From the Greek meaning 'heavy with wine'
A blog devoted to science and reason
Written after a glass or two of Pinot Noir.

Sunday, July 10, 2011

Transformers 3 - Dark of the Moon

Saturday night I went to see Transformers 3 - Dark of the Moon. Did I like it? Well, it was loud and I was out of the house for three hours.

As I was watching it though, I began to wonder about some physics (SPOILER ALERT) when Sentinel Prime began transporting the remains of Cybertron. So I said to myself, "Self. What sort of gravitational effects would that have on the Earth?"

Let's start with Cybertron. I will need to find its mass. So I'll need its radius and an estimate of its density. I need an image to make measurements, but I couldn't find an image from the movie, so working from memory, I made one. It appeared to me that Cybertron would be much bigger than the Earth. By the time Earth was saved, my estimate is that about 1/16 of Cybertron (by volume) had been transported. Then the Transformers' planet had a radius five times larger than Earth's. Since the war had destroyed much of Cybertron, only the cubic structural elements were left, so instead of a solid, we have a lot of empty space. Judging from the width of the structural beams, I'd judge that 105/125 of the planet is empty.

Now for geometry. The volume of a sphere is

The radius of the Earth is about 6400 km. So the volume of the transported Cybertron is approximately 2 X 10^22 cubic meters.

We can get from the mass from the density and the volume. Aluminum has a density 2700 kg/m^3, steel has a density of 7500 kg/m^3, and 4500 kg/m^3 for titanium. Now maybe the Transformers are using graphene for their structures, but doesn't their technology look metal-based and not organic? So I'll use the density of titanium as an average value. Plugging in the numbers yields for Cybertron's mass 1 X 10^26 kg. Yikes! Seventeen times more mass than the Earth.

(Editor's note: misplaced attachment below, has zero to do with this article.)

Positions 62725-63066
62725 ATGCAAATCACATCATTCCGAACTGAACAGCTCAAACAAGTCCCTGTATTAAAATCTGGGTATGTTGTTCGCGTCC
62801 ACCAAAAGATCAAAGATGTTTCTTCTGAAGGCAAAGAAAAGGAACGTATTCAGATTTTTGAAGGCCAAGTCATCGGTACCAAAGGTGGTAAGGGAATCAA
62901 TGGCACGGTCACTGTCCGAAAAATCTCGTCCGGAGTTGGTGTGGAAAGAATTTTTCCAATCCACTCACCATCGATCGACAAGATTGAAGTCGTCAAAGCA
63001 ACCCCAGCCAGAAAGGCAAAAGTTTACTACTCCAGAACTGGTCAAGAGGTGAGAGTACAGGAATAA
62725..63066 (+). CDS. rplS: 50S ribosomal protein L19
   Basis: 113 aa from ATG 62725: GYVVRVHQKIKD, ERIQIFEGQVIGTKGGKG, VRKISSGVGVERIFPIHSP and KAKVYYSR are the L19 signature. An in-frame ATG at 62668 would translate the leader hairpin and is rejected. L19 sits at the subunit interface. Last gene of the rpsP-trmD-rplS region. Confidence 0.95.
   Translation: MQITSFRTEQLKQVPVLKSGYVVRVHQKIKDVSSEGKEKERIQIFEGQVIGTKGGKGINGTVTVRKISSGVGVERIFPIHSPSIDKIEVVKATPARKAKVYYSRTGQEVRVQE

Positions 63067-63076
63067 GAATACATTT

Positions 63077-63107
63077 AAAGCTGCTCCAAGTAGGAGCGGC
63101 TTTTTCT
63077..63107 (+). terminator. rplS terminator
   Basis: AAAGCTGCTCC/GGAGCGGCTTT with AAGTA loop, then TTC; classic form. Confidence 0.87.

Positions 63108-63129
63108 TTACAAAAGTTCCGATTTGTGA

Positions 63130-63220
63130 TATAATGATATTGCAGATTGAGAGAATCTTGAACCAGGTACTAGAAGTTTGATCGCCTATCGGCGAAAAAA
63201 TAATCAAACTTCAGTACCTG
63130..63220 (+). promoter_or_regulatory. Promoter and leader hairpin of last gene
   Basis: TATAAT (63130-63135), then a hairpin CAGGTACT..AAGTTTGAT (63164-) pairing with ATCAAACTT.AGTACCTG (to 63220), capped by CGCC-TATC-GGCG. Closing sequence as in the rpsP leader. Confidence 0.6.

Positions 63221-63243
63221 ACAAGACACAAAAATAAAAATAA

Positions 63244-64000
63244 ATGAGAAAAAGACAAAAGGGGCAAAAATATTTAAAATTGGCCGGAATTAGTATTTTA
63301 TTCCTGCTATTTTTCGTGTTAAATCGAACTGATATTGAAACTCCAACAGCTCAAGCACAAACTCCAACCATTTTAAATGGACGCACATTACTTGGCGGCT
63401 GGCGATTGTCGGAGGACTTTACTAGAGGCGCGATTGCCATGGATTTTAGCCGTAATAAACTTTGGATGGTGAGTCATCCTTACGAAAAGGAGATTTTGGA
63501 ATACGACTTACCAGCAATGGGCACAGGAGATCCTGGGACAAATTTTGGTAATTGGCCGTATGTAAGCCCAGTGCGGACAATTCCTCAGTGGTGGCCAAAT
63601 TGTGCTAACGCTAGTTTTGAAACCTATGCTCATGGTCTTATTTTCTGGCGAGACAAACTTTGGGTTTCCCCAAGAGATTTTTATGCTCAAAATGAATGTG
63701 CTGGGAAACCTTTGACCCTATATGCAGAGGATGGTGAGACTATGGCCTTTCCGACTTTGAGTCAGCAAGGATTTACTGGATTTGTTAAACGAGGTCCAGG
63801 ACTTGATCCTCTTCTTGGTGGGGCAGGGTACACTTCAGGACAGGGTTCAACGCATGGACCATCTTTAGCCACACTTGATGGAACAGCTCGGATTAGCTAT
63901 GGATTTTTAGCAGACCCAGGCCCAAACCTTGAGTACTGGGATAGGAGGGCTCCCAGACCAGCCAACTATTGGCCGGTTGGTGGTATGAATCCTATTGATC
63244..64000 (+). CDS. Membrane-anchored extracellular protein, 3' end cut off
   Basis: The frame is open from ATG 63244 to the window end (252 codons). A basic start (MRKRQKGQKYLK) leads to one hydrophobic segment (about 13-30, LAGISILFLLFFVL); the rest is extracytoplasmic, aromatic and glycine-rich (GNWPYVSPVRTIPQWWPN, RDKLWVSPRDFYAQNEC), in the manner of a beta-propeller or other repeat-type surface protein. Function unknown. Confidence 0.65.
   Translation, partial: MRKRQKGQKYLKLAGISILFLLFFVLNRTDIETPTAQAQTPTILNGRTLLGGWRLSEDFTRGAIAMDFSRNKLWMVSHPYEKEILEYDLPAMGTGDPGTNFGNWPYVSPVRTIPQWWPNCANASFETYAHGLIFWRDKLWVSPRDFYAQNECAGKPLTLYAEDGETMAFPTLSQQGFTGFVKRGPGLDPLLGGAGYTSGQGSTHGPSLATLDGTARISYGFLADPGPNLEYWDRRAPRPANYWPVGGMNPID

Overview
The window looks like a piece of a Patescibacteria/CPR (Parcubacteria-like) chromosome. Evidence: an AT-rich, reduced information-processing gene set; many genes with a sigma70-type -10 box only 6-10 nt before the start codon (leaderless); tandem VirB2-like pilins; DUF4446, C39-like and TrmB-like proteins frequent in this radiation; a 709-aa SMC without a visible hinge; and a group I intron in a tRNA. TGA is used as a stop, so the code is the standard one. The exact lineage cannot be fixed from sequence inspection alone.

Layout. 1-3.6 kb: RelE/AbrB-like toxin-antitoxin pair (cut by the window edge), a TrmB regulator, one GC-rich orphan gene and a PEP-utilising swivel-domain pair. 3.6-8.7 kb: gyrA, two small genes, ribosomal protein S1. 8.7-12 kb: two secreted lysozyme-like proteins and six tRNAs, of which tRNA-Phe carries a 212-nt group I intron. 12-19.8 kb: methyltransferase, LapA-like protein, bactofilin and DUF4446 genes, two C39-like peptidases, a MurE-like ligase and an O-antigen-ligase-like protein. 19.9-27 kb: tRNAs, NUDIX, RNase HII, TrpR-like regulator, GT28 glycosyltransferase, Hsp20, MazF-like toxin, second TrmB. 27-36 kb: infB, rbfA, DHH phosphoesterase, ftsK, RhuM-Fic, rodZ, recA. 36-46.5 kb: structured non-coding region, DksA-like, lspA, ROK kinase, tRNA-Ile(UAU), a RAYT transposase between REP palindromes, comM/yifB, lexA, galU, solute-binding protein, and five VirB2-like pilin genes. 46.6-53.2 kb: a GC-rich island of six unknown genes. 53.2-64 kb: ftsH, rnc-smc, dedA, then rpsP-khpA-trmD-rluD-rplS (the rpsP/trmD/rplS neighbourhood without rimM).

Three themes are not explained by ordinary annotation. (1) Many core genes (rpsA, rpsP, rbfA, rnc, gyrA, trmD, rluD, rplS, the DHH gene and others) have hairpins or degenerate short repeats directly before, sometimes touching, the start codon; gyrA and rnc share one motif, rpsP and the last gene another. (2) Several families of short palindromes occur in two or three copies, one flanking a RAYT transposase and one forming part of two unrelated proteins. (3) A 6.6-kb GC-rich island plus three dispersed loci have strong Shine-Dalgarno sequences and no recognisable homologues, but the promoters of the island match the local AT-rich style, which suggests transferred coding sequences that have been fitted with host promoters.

Before I start with the gravitational effects, I need an estimate of how far Cybertron is from Earth. It wasn't very far - maybe 1 Earth radius away; that's 6400 km (4000 miles).

The biggest effect would be that the Earth would in effect become a moon of Cybertron; technically though, they would be a planetary binary system. Binary systems orbit about their common center of mass. If we calculate the center of mass, (it's okay to think center of gravity) it would be located 470 km beneath the surface of Cybertron,

How long would it take for the Earth to orbit Cybertron? Just under 8 minutes. Let's start with Newton's 2nd law of motion. Substitute Newton's law of universal gravitation, and the expressions for the centripetal acceleration and the speed of an object in circular motion. Now solve for the period.
Night time every 4 minutes.

Now let's consider the tides. Tides occur because of the Moon, the Sun, and the Earth's rotation. The major effect is called the principal lunar semidiurnal constituent and is due to the Moon. In short the Moon's gravitational pull is slightly larger on the side of the Earth nearer the Moon than on the far side; physicists call this a gravitational gradient.

So all I have to calculate is the gravitational force on opposite sides of the Earth and subtract the two to estimate the gradient. I find that Cybertron's gradient is three hundred million times stronger than the Moon's. I wouldn't be living near any large body of water.

It's a good thing Optimus Prime is on our side.

P.S. I noticed that when Decepticons came through the portal, they maintained their motion. That's what Newton's first law of motion would demand. But when the transportation of cCybertron occurred, it didn't maintain its motion. Violation!!!

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